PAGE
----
The Ten Baddest Dudes in the Spy Genre Right Now!

1.) Mitch Rapp
Vince Flynn 1

Author Vince Flynn first introduced the world to CIA operative Mitch Rapp with his 1999 novel Transfer of Power. Since then, Rapp has gone on to star in thirteen more novels, with the fifteenth (currently untitled) due out later this fall. Throughout his illustrious career, Rapp has earned the nickname “The Angel of Death” from his enemies–as Mitch will stop at nothing to protect his country and countrymen.

Once a world-class athlete, Mitch is remembered as one of the greatest lacrosse players to ever play at the collegiate level. He’s also won the world-famous Iron Man competition in Hawaii and placed several other top-five finishes to go along with it. Since his days as an athlete, Rapp has become America’s greatest defense against terrorism. He’s big, strong, hot-headed, ruthless, and the absolute last person you’d want to come face-to-face with in a dark alley.

Mitch Rapp isn’t just America’s most effect weapon against terrorism, he’s also one of the country’s greatest patriots–and he’s spilled enough blood to keep the red of our flag bright and bold for many years to come.

First book in the series: American Assassin

Lions of Lucerne.jpg2.) Scot Harvath

Ever since his first novel, The Lions of Lucerne, Brad Thor has churned out Scot Harvath novels at a blistering pace. Harvath, an ex-SEAL who joined the Secret Service before heading up a top secret program designed to take the fight against terrorists straight to their doorstep, is now working with for a private black-ops firm called the Carlton Group.

During his career, Harvath has saved countless lives and doled out some serious punishment to numerous bad guys around the globe. He’s also prevented world wars and stopped several nuclear and EMP attacks aimed at America. Even African Hemorrhagic Fever is no match for Scot, who managed to torpedo a sinister plot from radical progressives who believed the world’s population must be dramatically reduced.

Bottom line: Harvath isn’t just a super agent, he’s freaking Superman!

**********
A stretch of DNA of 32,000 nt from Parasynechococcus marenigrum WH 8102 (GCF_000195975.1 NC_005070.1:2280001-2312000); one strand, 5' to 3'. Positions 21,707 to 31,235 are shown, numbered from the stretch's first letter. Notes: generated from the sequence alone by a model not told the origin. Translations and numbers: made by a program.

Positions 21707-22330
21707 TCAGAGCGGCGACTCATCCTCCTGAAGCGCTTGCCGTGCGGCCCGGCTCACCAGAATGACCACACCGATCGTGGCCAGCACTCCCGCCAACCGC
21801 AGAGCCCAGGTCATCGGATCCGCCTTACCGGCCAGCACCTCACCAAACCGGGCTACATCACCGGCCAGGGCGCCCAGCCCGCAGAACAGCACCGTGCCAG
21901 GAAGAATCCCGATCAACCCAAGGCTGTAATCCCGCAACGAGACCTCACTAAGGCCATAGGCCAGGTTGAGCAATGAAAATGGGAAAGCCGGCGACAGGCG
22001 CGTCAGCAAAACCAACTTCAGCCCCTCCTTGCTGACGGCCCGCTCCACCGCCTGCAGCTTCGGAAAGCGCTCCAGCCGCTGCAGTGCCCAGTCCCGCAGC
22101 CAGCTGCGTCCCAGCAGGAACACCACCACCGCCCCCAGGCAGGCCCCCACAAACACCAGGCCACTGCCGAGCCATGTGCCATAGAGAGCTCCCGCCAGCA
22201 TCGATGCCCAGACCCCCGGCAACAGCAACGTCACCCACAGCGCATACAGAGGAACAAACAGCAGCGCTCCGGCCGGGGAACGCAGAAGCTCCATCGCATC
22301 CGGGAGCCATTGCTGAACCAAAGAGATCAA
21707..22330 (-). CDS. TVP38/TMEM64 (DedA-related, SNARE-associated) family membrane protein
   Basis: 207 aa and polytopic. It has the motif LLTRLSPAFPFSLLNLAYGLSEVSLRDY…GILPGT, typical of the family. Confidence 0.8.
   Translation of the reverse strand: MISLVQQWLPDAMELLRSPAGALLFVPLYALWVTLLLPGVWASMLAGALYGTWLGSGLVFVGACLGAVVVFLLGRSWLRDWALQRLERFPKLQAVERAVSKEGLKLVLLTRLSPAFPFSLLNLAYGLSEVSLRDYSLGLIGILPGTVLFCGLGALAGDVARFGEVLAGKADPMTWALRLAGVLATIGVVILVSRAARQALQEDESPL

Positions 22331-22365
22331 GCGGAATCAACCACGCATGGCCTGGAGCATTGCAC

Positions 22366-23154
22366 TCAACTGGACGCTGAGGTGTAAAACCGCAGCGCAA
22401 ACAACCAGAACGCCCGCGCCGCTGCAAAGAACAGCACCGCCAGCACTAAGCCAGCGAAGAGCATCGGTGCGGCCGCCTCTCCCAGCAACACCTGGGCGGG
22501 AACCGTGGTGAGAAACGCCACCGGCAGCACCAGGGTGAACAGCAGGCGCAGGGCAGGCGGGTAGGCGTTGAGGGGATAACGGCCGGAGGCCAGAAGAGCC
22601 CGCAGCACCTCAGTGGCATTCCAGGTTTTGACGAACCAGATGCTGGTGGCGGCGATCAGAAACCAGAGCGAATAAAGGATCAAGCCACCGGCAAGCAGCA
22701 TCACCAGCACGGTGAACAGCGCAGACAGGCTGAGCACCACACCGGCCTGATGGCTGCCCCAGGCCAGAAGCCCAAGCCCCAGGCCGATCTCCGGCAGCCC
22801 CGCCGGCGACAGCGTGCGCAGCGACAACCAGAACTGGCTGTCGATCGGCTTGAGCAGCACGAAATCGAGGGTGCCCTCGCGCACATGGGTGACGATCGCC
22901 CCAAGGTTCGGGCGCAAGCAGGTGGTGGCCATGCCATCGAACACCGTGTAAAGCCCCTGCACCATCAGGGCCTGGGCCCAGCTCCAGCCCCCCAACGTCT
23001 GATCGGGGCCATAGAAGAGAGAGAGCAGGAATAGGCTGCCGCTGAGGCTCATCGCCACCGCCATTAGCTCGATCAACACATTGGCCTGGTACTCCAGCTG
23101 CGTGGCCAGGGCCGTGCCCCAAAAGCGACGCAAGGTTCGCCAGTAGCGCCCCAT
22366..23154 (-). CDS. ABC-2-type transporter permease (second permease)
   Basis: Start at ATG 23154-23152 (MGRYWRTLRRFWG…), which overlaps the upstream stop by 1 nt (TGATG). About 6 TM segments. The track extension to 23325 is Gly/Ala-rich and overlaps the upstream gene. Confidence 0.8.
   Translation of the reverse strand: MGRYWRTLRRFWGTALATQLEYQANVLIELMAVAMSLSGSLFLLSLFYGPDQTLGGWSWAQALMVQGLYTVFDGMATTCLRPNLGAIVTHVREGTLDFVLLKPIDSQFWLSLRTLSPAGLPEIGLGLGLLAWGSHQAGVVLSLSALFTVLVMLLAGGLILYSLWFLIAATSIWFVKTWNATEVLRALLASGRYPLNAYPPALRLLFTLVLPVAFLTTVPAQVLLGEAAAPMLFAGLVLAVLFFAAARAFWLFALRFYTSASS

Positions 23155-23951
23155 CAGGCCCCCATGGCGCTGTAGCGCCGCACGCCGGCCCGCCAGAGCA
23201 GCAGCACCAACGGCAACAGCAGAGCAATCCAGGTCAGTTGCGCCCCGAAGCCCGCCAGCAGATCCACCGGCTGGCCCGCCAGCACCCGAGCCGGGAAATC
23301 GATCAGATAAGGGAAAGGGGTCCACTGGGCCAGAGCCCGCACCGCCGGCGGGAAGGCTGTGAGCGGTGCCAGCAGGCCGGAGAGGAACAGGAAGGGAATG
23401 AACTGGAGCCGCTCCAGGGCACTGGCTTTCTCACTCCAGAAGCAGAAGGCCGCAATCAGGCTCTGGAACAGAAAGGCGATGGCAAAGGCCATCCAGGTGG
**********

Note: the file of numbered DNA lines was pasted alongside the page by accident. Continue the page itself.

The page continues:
First novel in the series: The Lions of Lucerne 

The Kill Artist3.) Gabriel Allon

Gabriel Allon, the legendary wayward son of Israeli intelligence, is a master of two crafts–restoring famous paintings and killing people. As one of the world’s most prestigious art restorers, Gabriel has touched up some of the most famous paintings the world has ever known. As a spy, he’s protected Israel at all costs, and it has cost him plenty.

While not big in stature, Gabriel relies on his intellect and foresight to outsmart opponents and enemies alike. He’s protected millions throughout his career and lost some of his closest loved ones in the process. His story is sad, action-packed, and compelling beyond words. Silva has written one of the best series the genre has ever seen. 

No matter how many famous paintings are restored, the greatest masterpiece of all will belong to Daniel Silva–for creating the beloved Gabriel Allon. 

First book of the series: The Kill Artist 

Hawke4.) Alex Hawke

Oh, to be a handsome billionaire known for your wit and charm… hey, a guy can dream right? Babes, cars, incredible mansions, and a knack for war–Alex Hawke is the most Bond-like character since Ian Fleming first introduced the world to 007. In fact, some could argue (and I will!) that Hawke is a far better character than Bond for a number of reasons.